After establishing a foundation of positive thinking, pull out your calendar and do the following:
  • Pick a colored pen and circle holiday parties or dates that could be potential pitfalls for your diet. Try not to have more than one a week to best ensure success.
  • In another color, circle fun activities that don't revolve around food. Try to keep your calendar in a 1:1 ratio or better with challenging diet activities.
Build a daily routine:
  1. Weigh yourself daily. Track your weight and take notice of post- holiday party weigh-ins.
  2. Start each day with a healthy breakfast. If it's not an OPTIFAST product, be sure it is low calorie and nutritionally healthy.
  3. Exercise daily. The holiday season is the most important time to stay active in the Pacific Northwest. When the weather turns, it is easy to make excuses to stay inside. Not you, though! Invest in a good rain jacket and continue walks around the neighborhood, or make the trek to the gym. The weather should never be an excuse to quit on your goals!
Mark Provenzano,
Program Director

Tuesday, May 8, 2012

Removing "Can't" From Your Weight Loss Vocabulary

One of the most significant barriers to overcome in weight loss is that of the word “can’t.” “Can’t” limits our ability to trust ourselves, to meet our goals, and to redefine the person we are. The irony is that “can’t” has only the power that we allow it to have. In an effort to remove the word “can’t” from our vocabulary we must find its source and develop ways to move away from limiting our own long term success.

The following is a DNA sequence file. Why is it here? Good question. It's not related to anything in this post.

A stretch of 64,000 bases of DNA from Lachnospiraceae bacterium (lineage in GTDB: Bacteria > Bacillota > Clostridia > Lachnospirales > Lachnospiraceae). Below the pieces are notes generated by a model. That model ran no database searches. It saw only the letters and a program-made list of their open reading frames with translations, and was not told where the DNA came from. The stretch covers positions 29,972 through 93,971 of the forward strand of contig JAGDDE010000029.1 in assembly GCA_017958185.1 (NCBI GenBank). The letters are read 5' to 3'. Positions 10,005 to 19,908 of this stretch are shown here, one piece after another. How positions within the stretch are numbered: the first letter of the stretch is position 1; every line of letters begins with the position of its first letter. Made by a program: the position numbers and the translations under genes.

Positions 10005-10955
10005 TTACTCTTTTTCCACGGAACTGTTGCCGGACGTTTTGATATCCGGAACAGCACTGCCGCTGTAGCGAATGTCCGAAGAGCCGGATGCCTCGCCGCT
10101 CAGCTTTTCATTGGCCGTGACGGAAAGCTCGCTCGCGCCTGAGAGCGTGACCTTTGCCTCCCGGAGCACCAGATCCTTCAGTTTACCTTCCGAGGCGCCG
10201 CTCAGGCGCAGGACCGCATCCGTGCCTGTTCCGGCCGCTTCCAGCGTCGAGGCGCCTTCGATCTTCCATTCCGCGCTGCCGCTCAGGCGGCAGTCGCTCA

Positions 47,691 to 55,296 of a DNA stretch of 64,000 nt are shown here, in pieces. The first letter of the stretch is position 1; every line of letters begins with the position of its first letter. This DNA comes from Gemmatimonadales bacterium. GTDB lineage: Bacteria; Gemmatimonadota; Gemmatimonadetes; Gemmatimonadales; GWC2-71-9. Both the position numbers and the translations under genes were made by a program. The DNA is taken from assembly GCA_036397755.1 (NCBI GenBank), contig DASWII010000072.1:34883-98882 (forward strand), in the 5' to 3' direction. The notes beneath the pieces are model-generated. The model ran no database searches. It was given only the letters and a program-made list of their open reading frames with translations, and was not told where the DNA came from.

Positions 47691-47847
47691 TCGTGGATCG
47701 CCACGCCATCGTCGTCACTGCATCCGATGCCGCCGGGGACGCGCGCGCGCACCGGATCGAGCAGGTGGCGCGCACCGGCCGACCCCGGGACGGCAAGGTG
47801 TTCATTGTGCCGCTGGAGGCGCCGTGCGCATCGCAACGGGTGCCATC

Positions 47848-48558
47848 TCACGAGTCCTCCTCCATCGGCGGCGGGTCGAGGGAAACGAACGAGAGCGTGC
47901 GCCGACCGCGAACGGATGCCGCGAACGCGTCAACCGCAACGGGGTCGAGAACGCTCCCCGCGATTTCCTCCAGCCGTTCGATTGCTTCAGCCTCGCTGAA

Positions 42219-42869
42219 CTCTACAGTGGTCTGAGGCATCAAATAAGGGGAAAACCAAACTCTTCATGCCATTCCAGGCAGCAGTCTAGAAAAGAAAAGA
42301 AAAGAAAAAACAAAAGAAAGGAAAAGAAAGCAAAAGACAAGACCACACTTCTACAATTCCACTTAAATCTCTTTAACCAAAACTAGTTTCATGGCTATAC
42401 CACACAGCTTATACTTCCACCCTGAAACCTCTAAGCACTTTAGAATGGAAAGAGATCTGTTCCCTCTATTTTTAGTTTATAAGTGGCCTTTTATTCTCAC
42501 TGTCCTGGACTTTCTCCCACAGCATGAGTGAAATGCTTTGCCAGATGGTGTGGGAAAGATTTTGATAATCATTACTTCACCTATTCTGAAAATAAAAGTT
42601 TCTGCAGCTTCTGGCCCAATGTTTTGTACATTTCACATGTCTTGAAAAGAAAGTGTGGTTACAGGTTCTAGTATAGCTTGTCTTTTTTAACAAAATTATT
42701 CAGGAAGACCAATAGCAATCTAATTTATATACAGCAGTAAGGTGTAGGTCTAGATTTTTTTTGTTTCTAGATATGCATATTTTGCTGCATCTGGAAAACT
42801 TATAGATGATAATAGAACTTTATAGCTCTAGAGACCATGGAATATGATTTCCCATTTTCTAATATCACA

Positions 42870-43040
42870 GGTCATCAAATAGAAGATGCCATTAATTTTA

The big “can’t” statements:

1.)    “I can’t be a thin person, I will always be big”

2.)     “I can’t exercise. Someone my size isn’t able to”

3.)    “I can’t be on a diet forever”

How to combat these “can’t” statements:

1.)    Thin is both physical and psychological state of existence. It helps to change “thin” into a more measurable concept. If your goal is to fit into a specific pant size for example, allow “thin” to take the shape of the waste measurement for those Jeans. “Thin” is too flexible and allows for too much room to get down on ourselves. If we set tangible, measurable goals we are less likely to use “can’t”.

2.)    When we think of exercise we usually think of sweating, glistening folks in spandex doing “impressive” things at the gym. False! Exercise is NOT a matter of killing yourself or putting your body through hell!  It’s a matter of finding activities that require higher levels of energy to complete. Walking around the neighborhood at pace that causes your body to sweat is exercise.  The more active you are, the more weight you will lose so don’t set limits on what form exercise can take!

3.)    Dieting is a lifelong process no matter if you are eating horribly or perfectly. Diet means “the sustenance you put in your body”, thus you WILL diet no matter what! The word “diet” should not be your enemy. It should instead be a word to describe the control you have over your own eating habits. Say this to yourself “my diet will reflect the life that I want to live. If I want to be healthy, I will eat to reflect health.” 
Mark Provenzano, QAMWL Program Director